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The Life and Opinions of DJ Spinoza (Eastern European Poets Series) Paperback – October 1, 2008

4.3 out of 5 stars 3 customer reviews

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Editorial Reviews

From Publishers Weekly

In his long-awaited second full-length book, the playfully serious Ostashevsky (Iterature) draws on the Jewish philosopher Spinoza to create his alter ego, who wields logic like a weapon (On a periodic table/ he lays out his definitions/ axioms/ propositions/ like a dentist's tools before drilling a cavity). Adversaries such as the Begriffin (Frightful is the Begriffin and sharp are his claws/ .../ He is full of effects but do they have a cause?) counter the DJ with Ostashevsky's brand of wit, as well as the rhythms and rhymes of everything from fairy tales to hip-hop: Let us dismiss words// in toto /as the unionized janitors of reality! And characters such as Joseph Bédier, God, MC Squared and the Peepeesaurus offer whimsical and often dubious insight: you're famous for your scores/ on Scholastic Aptitude Tests, but/ what good is a brain, if you're an idiot? In meticulous de- and reconstructions of language that are at once mischievous (The Origin of the Specious, Myopia Is Youropia) and thought-provoking, Ostashevsky continues his slant exploration of the convergence of the poetic traditions of Eastern Europe and the U.S. (Jan.)
Copyright © Reed Business Information, a division of Reed Elsevier Inc. All rights reserved. --This text refers to an alternate Paperback edition.

About the Author

Eugene Ostashevsky is the author of Iterature (UDP 2005) and of eight chapbooks. He is also the editor and main translator of OBERIU: An Anthology of Russian Absurdism, (NUP 2006). A recipient of fellowships from the Wyttner Bynner Foundation and the New York Foundation for the Arts, Ostashevsky teaches at NYU.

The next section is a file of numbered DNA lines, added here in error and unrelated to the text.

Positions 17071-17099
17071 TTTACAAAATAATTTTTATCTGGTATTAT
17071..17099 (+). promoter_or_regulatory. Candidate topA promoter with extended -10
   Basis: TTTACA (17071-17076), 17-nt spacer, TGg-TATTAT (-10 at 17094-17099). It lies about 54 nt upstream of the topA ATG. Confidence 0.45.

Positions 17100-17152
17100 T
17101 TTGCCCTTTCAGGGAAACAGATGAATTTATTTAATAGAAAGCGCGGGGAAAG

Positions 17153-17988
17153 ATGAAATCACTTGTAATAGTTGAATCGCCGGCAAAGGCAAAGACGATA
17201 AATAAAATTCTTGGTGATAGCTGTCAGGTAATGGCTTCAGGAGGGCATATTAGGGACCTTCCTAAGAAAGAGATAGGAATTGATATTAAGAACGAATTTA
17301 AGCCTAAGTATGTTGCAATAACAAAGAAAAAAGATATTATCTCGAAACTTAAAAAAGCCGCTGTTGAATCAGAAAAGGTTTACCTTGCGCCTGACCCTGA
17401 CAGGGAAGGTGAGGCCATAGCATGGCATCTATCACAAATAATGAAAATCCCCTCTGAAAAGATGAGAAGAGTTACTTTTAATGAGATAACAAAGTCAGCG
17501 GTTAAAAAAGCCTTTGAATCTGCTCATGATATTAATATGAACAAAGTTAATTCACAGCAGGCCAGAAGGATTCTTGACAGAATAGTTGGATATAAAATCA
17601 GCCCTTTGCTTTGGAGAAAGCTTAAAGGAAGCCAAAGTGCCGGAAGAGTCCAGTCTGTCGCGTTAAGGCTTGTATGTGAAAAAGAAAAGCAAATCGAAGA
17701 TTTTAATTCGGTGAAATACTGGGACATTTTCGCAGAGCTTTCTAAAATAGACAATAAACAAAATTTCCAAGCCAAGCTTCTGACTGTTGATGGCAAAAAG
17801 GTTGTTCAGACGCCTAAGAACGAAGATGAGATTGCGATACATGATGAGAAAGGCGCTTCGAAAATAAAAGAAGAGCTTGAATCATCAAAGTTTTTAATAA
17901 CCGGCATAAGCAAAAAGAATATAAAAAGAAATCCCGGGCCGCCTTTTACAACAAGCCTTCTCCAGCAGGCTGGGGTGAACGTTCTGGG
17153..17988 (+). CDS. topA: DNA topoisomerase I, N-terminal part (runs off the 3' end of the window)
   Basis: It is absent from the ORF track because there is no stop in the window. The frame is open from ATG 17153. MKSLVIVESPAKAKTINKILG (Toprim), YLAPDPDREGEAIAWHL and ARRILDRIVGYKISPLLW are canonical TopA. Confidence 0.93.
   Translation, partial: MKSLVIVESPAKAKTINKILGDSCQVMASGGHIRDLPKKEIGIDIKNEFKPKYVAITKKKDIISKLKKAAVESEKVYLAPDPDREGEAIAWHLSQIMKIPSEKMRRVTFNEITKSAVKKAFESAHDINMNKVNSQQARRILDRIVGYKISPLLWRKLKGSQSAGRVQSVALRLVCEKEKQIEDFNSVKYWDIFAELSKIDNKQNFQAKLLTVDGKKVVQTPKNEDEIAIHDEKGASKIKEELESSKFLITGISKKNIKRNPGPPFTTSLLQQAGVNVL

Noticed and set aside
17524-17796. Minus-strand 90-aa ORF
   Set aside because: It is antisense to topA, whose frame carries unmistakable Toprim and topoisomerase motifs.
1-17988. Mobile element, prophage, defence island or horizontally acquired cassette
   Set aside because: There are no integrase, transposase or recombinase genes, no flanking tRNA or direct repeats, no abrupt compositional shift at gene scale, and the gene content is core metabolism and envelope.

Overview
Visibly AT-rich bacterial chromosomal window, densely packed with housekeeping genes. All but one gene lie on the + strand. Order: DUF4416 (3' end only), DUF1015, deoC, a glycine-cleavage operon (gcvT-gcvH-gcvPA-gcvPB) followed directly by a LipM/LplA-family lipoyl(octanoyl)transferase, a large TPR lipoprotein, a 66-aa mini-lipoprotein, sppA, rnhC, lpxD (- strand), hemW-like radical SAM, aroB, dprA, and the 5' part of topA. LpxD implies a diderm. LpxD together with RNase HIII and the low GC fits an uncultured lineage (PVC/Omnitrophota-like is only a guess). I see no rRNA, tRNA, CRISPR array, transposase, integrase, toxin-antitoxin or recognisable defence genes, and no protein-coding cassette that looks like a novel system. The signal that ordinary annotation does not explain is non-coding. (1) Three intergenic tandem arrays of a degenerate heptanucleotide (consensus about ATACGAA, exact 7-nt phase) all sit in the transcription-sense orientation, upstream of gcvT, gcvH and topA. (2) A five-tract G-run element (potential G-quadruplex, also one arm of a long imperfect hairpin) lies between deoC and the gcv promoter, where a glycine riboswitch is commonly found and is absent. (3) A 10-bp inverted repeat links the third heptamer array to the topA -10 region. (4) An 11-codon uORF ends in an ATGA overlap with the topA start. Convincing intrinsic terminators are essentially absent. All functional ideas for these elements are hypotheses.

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Product Details

  • Series: Eastern European Poets Series (Book 23)
  • Paperback: 112 pages
  • Publisher: Zephyr Press; First Edition edition (October 1, 2008)
  • Language: English
  • ISBN-10: 0981552102
  • ISBN-13: 978-0981552101
  • Product Dimensions: 4.7 x 0.5 x 7.1 inches
  • Shipping Weight: 2.4 ounces
  • Average Customer Review: 4.3 out of 5 stars  See all reviews (3 customer reviews)
  • Amazon Best Sellers Rank: #1,585,820 in Books (See Top 100 in Books)

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Format: Paperback
Eugene Ostashevsky is my favorite contemporary poet, and The Life and Opinions of DJ Spinoza is some of his best stuff. If you haven't read him before, this is a perfect place to start. There is tremendous intelligence on display here, and wacky imagination, and a unique sense of humor so abnegating it sometimes sounds like despair.

Ostashevsky mistrusts language and, by extension, everything that's constructed by it; that is to say, everything. It's a legitimate beef, and the poet's forehead-smacking alter-ego DJ Spinoza kvetches about it at book-length--to God, especially, whose profound irritation with him is no less poignant for being hilarious.

DJ Spinoza wheedles, he argues, he complains. On the threshold of enlightenment, he crawls around ridiculously on all fours, blind as a bat, having dropped his glasses. And yet, to the extent that he has enough courage to survive his boredom--his cosmic boredom--to stand in the face of onrushing meaninglessness and hold his ground--there is something powerfully endearing about this post-heroic character. Inspiring, even.

I love these poems. They make me think, and laugh, in ways that merely beautiful words do not, cannot. Per their usual, Ugly Duckling Presse has done a great job packaging them. It's a handsome little volume. I hope that through it Ostashevsky will find the audience his work so richly deserves.
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If comedic-philosophical-absurdist-hip-hop-opera poetry is your thing, you're going to dig DJ Spinoza. I picked this up on the advice of the Poetry Foundation blog. It's a fast read, and one that I think will reward repeated attention. It follows the adventures of the philosophical warrior DJ Spinoza as he battles the Begriffon, jousts with Andrew Marvell (using fruit) and MC Squared, and woos his Bride.

This first edition is limited to 1,500 copies, and I'd get one if I were you. Highly recommended.
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My poetry studio had a ball with this one. From a Russian background of sing-song and rhyme, Eugene incorporated philosophy and Western-prized word play for an excellent set. Threads all over the place but easy to follow. Very funny.
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